\\livingfossil// is the most recent brainchild of Canadian saxophonist Gordon Hyland. The Toronto-based musician and composer continues to release his versatile compositions in a multitude of formations of various different names, such as the acoustic saxophone trio Simple Shapes or the progressive-electronic project Ninja Funk Orchestra. Members of the latter are reunited with Hyland on his newest endeavor \\livingfossil//, making for an intriguing instrumentation of two saxophones, two electric guitars, drums and an electric as well as acoustic bass. The compositions are mostly Hyland originals and represent some of his most focused work to date. At the same time, he never abandons his affection for the most versatile sounds and stylesgoing from straight post-bop as, demonstrated on "baby steps," to progressive-rock ventures such as the title track "Never Die!"
The record is clearly divided in two main compositional approaches: The former is defined by more adventurous sounds and extensive workouts, aptly introduced by the atmospheric soundscapes of the opening "Macrophages" that build up to a 10/8 -5/4 driven by a synth-simulating bass line and lively drum syncopations. The subsequent "Living Fossil" is one long dynamic build-up over a cyclic harmonic progression. Hyland introduces the melody on sax and increasingly adds more sidesteppings, arpeggios and further improvisational techniques, always synchronous with the dynamic reach of his backing musicians. The effectiveness and climaxing moment of this simple approach over an extensive seven minutes is impressive and serves as a most welcome contrast to the following title track. The latter introduces a multitude of different themes and moods in just about the same period of time. Not only harmonic, melodic and dynamic factors enforce the versatility of this composition but the shifting meters and tempi alone make this a most enticing experience: Starting off with a slow jam on a straight 8/8 the band seamlessly changes to a funky 7/8 groove before completely deconstructing the piece with high-pitched saxophone shrieking leading to a quiet melodic section on another 8/8. The composition then rebuilds on a faster 8/8 with a snare hit on every offbeat accompanying a noisy electric guitar solo before ending on another 7/8 excursion.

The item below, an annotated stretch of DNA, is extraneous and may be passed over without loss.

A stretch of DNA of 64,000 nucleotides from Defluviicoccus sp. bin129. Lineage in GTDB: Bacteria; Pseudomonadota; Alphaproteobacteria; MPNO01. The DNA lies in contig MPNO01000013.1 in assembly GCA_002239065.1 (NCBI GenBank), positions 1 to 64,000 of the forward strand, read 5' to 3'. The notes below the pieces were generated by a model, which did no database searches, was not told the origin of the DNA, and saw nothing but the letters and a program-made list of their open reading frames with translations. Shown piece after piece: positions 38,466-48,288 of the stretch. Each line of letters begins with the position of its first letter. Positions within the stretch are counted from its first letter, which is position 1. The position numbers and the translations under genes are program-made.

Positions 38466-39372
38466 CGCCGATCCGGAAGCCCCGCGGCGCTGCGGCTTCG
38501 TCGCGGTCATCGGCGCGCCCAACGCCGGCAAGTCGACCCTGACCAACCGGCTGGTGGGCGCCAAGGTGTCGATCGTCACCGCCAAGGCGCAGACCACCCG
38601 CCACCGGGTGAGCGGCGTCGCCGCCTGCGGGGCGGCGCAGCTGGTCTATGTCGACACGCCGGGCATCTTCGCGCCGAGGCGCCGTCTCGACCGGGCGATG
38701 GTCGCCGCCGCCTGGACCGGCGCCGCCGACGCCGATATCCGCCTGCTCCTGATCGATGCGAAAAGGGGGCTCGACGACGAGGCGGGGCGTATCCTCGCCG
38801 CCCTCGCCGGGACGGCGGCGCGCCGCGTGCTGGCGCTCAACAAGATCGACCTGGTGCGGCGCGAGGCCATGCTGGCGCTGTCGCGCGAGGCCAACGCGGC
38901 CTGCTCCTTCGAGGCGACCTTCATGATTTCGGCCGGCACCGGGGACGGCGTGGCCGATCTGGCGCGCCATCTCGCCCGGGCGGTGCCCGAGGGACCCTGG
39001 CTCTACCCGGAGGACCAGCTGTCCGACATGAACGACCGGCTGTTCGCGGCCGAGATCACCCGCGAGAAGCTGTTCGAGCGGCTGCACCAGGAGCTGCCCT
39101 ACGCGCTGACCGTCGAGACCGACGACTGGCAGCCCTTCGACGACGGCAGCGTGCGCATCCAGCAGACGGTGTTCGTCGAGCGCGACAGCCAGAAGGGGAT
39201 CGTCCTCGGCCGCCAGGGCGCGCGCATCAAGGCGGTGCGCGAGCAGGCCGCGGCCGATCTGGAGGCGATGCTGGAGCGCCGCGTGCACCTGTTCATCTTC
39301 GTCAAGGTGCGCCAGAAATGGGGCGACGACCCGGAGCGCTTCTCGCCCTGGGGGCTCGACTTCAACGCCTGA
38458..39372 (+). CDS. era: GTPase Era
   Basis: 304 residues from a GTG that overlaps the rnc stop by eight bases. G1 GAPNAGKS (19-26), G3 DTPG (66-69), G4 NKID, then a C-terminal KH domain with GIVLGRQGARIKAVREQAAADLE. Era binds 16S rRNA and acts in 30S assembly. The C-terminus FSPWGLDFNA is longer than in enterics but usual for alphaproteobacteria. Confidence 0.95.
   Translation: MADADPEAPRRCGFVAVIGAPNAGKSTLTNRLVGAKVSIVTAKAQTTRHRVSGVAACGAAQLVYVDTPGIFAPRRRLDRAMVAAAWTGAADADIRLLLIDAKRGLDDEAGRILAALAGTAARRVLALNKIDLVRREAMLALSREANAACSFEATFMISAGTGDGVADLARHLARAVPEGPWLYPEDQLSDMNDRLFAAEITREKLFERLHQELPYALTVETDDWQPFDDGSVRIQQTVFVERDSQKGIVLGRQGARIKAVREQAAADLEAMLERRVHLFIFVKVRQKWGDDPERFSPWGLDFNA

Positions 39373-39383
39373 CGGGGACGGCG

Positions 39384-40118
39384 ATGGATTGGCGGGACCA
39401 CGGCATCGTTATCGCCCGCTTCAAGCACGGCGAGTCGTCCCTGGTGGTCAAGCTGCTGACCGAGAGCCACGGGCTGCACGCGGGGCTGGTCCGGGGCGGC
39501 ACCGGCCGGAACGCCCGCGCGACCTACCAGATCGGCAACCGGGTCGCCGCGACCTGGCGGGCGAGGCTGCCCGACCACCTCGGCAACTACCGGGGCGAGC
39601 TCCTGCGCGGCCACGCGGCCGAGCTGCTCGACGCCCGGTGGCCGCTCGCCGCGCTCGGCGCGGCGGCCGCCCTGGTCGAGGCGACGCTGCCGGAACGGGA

"Lorraine" introduces the more classic post-bop influenced side of things. The constant motion in pace and rhythm remains but within the boundaries of traditional bop parameters such as harmony, melody and arrangement, making for a stunning rendition of the Ornette Coleman original.
After the hard rocking 5/4 that is "Satellite"again part of the more progressive program of \\livingfossil//Hyland shows off one of his own bop compositions, highlighted by the doubled up saxophone leads on the melody. "Baby Steps" puts the tenors in the spotlight, displaying highly captivating dialogues between Mike Murley and Gordon Hyland. "Listen To The Quiet Voice" is another enticing show of Hyland's saxophone skills over a melancholic progression that, as earlier on, demonstrates rich dynamism by all involved.
One little shortcoming lies within the lacking use of the extensive instrumentation. One would expect further polyphonic and polyrhythmic development attributed to a cast that features two guitars, but the band decide to make use of this double contingent in a more atmospherical fashion. A choice thatto some extentseems wasted. This tiny flaw though does not keep \\living fossil// from assuming an intriguingly original and mature sound while at the same time never being afraid of bending genre-boundaries, ultimately leading to a candidly adventurous record.
macrophages; \\livingfossil//; NEVER DIE!; lorraine; satellite; baby steps; listen to the quiet voice; meta max; lessforgettable.
Gordon Hyland: Tenor Saxophone; Mack Longpre: Drums, Mike Murley: Tenor Saxophone (4, 6, 9); Andrew Roorda: Electric Bass (1-3, 5, 7, 8), Torrie Seager: Electric Guitar (1-3, 5,7,8); Vivienne Wilder: Acoustic Bass (4, 6, 9); Neil Whitford: Electric Guitar.
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